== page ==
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Wednesday, May 14, 2014

TRANSITIONS: Part 2--Kindergarten

Transitions have driven my life, and the first rememberable transition was starting elementary school.  These years were mostly okay, although the first few days were trying.

#2     Entering kindergarten:  traumatic.
  • One lesson I immediately learned was that being right is not necessarily optimal.  There was a girl in my class named Pauline, and she insisted that Patrick was her name card.  We reached for that piece of cardboard at the same time, ripped it into two pieces and for the rest of the school year I had to use an ugly scotch taped ID sign.
  • On the final day of second grade, the president of the room, sitting next to me, gave a farewell speech, thanking our teacher, and as she (fellow student) sat, I pulled her seat back and she fell to the floor.  Led by her, we walked to our third grade class.  I had to return to the second grade room and I'm sure was the only student in the history of Pohukaina Elementary School to be kept afterschool for an hour on the last day of class.  Thus, I learned another important lesson:  do not be so stupidly dumb in my mischievousness.  I learned from a lot of mistakes in my life.  But I guess that is one purpose of growing up.
  • Mother Waldron Park, located next to Pohukaina, was just large enough to be a playground, but too small to play baseball or football.  Handball, and some basketball, a few Royal Poinciana trees, but nothing else much.  I walked through and around it on my way to and back from school for six years.  I wonder how many growing up in our neighborhood knew that Mother Waldron was a fourth grade teacher a Pohukaina, helped the poor and in the twenties into the thirties had a reputation for civilizing the youth gangs of Kakaako.  Remarkably, this park was recognized by Lewis Mumford for special attention, exhibiting the catalytic purpose of drawing the community together.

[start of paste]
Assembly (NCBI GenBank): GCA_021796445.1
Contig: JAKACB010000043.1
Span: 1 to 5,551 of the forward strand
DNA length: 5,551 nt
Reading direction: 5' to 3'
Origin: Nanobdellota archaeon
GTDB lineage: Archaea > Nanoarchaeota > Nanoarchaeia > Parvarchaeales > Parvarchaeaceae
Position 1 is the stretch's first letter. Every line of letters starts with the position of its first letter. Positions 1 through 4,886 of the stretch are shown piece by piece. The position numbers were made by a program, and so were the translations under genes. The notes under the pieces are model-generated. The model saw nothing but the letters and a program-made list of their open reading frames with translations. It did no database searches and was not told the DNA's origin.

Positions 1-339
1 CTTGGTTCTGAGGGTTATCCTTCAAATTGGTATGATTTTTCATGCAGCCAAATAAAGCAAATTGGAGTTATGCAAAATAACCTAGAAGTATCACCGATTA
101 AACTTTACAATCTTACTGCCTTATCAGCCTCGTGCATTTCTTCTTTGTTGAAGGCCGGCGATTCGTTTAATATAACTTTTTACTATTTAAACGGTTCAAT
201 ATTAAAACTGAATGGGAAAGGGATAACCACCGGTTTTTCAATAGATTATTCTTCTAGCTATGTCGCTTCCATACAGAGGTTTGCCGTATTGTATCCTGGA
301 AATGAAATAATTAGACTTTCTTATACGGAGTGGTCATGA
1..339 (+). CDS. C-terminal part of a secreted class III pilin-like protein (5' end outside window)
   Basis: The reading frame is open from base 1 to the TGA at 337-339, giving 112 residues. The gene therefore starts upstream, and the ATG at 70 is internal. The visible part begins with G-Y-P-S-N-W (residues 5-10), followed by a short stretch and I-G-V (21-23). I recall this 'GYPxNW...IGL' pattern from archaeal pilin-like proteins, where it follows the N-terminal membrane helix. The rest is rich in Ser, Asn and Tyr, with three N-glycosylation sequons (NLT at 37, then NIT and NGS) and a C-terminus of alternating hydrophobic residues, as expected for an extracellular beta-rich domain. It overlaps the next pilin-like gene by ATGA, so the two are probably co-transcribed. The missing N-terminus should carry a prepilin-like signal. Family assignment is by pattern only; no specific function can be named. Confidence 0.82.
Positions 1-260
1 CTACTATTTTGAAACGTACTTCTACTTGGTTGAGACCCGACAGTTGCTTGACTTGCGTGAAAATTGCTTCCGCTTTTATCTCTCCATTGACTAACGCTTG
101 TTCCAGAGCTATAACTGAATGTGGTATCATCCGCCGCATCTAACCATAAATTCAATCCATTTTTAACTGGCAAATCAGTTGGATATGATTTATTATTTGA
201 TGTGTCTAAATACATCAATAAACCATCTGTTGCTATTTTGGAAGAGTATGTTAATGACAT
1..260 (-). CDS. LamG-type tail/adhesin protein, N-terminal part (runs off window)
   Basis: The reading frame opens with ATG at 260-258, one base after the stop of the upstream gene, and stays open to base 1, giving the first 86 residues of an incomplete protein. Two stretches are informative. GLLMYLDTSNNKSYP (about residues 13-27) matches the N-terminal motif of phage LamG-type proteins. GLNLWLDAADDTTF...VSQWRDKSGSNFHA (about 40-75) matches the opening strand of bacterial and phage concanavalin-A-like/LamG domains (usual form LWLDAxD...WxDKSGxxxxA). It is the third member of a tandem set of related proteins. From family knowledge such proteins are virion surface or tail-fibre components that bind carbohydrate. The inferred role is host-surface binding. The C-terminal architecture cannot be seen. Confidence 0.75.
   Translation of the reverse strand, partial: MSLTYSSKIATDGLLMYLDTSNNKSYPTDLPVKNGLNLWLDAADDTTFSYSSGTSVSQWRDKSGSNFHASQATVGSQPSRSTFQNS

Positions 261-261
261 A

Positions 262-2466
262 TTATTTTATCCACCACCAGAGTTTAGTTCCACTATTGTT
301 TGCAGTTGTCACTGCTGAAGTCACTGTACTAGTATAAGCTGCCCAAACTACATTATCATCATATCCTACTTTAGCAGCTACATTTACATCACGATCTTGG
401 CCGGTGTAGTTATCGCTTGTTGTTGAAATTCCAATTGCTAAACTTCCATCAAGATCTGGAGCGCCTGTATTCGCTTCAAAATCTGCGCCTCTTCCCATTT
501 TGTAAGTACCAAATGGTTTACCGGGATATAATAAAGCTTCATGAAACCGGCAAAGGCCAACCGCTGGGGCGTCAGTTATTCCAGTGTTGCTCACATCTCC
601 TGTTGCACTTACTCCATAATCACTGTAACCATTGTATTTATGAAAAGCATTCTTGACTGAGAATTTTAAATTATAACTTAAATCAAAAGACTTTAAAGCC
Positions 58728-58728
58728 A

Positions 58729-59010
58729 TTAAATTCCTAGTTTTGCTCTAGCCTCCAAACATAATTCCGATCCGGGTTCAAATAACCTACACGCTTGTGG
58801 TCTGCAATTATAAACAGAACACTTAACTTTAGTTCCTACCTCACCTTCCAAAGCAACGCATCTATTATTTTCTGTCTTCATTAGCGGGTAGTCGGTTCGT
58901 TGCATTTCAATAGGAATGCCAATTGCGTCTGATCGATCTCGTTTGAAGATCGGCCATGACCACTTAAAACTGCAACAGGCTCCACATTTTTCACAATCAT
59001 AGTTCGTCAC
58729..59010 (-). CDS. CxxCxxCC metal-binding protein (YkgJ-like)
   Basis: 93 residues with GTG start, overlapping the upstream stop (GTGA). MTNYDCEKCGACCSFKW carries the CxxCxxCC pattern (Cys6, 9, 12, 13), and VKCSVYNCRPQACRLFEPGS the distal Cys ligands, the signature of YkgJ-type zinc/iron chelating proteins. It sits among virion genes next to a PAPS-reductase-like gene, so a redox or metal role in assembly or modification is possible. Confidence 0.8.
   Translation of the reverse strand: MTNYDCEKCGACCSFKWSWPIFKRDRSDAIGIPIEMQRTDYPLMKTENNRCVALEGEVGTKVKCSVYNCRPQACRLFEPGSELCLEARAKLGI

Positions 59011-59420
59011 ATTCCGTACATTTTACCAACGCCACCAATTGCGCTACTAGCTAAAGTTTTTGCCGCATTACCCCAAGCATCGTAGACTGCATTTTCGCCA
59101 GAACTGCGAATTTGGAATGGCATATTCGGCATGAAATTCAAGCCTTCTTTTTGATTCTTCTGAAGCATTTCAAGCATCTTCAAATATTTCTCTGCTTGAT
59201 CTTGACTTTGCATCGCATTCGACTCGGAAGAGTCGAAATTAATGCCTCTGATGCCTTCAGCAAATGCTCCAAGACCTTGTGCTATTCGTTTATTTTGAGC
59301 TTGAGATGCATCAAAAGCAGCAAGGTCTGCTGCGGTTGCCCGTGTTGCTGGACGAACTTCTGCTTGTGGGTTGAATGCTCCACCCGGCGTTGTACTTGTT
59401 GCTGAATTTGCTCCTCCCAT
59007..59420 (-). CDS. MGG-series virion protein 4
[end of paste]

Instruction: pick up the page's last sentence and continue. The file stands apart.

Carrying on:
• Pohukaina became a school for the challenged after I left and is now a K-2 school in Kaimuki.  The original land in Kakaako occupied by this elementary school is now being readied for the tallest building (650 feet) in the State called 690 Pohukaina, possibly to have 800 affordable rental units:

I love tall buildings, so what a spectacular next phase for my elementary school.  However, Save Our Kakaako will no doubt have something to say about this.


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